From a certain perspective, the alcoholism so central to Bukowski's work shouldn't be viewed as a disease, but as a certain type of (dis)solution. Better drunken consciousness than false consciousness. More percipient perhaps to go to a liquor store and buy a litre of wine than find yourself drip-fed a newsfeed. "False consciousness is a socially induced misperception and misunderstanding of social life." (Encyclopedia of Critical Psychology) Better, then, to be in contact with your body, its damaged liver and its raw nerves, its tired bones and its pock-marked skin. Few people must have known more the limits of the American Dream than Bukowski, whose teenage skin rebelled against its possibility. In Ham on Rye, a doctor says to the other physicians, as the young central character sits looking on, a 20th-century elephant man: "Acne Vulgaris. The worse case I've seen in all my years of practice." The physician says that earlier he had a young girl with acne who said that she was going to kill herself since her back was covered in spots, but now "...look at this fellow! If she could see him, she'd know that she really had nothing to complain about!" The doctor assumes the boy is asleep but he is hearing every word, and no amount of Beverly Hills designer shops is likely to impose itself upon a teenage boy whose ugliness is a source of fascination for the medical profession. The abject does indeed expel the object when the body so insistently announces its presence. It would be too psychoanalytically easy to say this is the source of Bukowski's work, even if, in the novels and the stories, it is often returned to as others cannot help but notice the scarring, and in no story more than one of Bukowski's finest pieces, 'The Most Beautiful Woman in Town'.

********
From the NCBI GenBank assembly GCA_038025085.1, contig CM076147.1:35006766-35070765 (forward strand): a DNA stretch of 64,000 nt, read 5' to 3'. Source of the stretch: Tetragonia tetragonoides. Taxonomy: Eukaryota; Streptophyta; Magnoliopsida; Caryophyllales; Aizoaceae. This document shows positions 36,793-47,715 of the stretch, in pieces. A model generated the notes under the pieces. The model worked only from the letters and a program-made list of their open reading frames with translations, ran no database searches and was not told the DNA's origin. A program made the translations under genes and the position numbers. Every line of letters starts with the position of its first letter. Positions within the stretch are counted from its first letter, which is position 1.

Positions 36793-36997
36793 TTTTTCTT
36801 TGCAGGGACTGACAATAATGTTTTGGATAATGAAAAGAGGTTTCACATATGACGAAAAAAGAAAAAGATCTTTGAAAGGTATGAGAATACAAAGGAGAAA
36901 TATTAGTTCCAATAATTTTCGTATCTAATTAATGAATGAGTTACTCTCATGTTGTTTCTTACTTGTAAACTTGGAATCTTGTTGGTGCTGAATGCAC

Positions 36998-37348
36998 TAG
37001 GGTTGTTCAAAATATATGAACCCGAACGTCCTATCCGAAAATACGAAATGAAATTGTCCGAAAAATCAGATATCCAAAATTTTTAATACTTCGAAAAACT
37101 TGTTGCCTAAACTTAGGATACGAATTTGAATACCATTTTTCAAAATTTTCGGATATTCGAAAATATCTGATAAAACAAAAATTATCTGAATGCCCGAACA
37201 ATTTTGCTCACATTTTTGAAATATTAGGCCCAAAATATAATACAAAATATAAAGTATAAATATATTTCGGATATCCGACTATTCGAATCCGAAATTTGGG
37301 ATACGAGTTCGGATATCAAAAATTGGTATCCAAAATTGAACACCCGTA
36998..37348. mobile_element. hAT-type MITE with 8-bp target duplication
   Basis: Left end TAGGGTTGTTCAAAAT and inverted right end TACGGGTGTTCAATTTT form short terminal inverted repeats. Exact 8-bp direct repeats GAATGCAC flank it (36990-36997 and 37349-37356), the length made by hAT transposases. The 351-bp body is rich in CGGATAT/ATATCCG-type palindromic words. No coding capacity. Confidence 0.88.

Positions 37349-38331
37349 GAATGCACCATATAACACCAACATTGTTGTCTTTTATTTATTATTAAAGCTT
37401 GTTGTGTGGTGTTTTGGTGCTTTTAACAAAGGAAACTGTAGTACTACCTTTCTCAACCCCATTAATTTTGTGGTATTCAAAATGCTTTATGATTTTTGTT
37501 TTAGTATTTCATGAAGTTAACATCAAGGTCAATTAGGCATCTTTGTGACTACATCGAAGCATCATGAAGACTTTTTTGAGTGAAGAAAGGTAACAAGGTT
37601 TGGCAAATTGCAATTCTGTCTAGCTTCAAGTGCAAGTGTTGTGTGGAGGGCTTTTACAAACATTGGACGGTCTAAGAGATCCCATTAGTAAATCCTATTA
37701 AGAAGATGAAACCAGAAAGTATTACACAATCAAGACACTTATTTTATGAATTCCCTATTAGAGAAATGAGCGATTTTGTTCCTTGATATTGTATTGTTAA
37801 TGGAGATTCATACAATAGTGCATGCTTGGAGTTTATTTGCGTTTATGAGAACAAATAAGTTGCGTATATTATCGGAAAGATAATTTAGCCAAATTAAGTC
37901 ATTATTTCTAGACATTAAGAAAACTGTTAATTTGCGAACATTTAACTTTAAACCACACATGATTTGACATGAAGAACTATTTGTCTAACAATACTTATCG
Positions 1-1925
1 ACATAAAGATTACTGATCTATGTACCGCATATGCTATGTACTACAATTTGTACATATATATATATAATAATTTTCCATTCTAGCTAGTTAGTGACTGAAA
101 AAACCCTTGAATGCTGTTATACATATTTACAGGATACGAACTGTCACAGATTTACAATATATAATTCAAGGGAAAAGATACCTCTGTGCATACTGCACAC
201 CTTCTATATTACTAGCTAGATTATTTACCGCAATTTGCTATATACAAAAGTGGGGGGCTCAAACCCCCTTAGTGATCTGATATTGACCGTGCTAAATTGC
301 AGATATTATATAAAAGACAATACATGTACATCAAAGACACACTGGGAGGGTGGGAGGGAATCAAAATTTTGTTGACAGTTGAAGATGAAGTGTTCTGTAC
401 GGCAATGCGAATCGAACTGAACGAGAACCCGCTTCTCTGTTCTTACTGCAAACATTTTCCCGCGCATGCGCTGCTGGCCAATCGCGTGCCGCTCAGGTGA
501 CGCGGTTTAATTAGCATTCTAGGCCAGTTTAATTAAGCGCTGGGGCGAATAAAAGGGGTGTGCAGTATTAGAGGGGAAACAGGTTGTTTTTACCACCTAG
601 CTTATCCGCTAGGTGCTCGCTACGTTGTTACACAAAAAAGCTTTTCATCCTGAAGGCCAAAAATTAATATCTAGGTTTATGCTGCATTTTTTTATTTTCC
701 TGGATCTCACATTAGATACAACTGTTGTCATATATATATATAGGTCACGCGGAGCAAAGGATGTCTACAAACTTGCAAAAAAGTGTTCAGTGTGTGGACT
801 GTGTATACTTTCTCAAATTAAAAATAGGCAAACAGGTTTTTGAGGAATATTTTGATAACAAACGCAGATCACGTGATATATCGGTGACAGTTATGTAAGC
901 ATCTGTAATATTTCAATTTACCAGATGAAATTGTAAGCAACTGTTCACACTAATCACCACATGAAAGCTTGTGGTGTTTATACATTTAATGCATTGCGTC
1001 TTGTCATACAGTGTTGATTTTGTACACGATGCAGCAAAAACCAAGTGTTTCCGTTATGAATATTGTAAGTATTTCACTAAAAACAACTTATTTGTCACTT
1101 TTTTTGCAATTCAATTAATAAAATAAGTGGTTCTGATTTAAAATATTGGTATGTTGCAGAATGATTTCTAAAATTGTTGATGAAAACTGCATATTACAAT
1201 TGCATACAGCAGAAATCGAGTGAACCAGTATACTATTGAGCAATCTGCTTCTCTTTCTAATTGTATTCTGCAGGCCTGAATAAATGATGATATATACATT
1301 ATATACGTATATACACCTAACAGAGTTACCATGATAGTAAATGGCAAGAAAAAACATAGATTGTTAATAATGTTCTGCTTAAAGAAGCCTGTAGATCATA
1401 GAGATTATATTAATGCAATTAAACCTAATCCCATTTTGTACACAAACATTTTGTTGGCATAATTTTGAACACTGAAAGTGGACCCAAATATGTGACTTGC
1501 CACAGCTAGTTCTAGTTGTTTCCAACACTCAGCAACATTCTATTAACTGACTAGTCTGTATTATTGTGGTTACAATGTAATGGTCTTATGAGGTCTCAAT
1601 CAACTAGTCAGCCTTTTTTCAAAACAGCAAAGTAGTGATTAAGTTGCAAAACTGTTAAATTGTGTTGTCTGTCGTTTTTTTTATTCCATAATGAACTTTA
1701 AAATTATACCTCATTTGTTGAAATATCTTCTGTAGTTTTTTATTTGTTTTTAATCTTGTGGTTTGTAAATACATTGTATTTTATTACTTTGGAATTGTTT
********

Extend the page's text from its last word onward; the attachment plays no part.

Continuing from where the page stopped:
Here, beauty does meet the beast. The narrator first sees the titular character "at the West End bar several nights after her release from the convent. Being youngest, she was the last of the sisters to be released. She came in and sat next to me. I was probably the ugliest man in town and this might have had something to do with it." Cass possesses a self-destructive beauty while the narrator is living with an ugliness he may not have been responsible for but which he is happy to augment, assuming in this seven-page short story that the narrator is no different from almost all other Bukowski narrators. If Cass destroys a beauty that is her own, while the narrator acknowledges the ugliness that is his, it is an honest affair, unmediated by the beauty she could profit from and the ugliness that gives the narrator an odd power. Beauty is nothing, beauty won't stay. Why look after it? On first meeting, she dips into her handbag and pulls out a long hat pin and, "before I could stop her she had run this long hat pin through her nose, sideways, just above the nostrils." If the narrator chose to self-harm hardly anyone would notice; it would be like adding a dash of red to a black canvas; with Cass, it is like adding red to a white one. Perhaps Cass's determination to destroy her beauty is all the more painful in that the narrator possesses an ugliness only surgery could undermine, but one of the ironies of the story is that she is jealous of him. "You don't know how lucky you are to be ugly, because if people like you, you know it's for something else." Is this a little like the doctor who comments on his skin condition that is so bad it passes for a marvel of human disfigurement, and thus a moment of breathless insensitivity? Not at all there is an affinity between the two that achieves out of the aesthetically diametric, a shared sense of destruction. But what they are destroying? By the end of the story, Cass will have destroyed herself, taking her life, but before then the narrator will see that she is regularly trying to destroy her looks. After leaving town for six months he sees her again in the West End bar where they first met. Now she is wearing a high-necked dress, a new look it seems. Later, when they go back to his place, she takes off the dress as they get ready to make love and he sees an "ugly jagged scar across her throat. It was large and thick." He asks her what the hell she has done and she says: "I tried it with a broken bottle one night. Don't you like me anymore? Am I still beautiful?" Whatever the opposite of capitalising on one's beauty is, Cass represents it, and while of course, the story ends tragically as Cass dies, the tale contains within it a sense of human integrity within disintegration. This time she hasn't only scarred herself; she has unequivocally cut her throat: "Cass the most beautiful girl in town was dead at 20."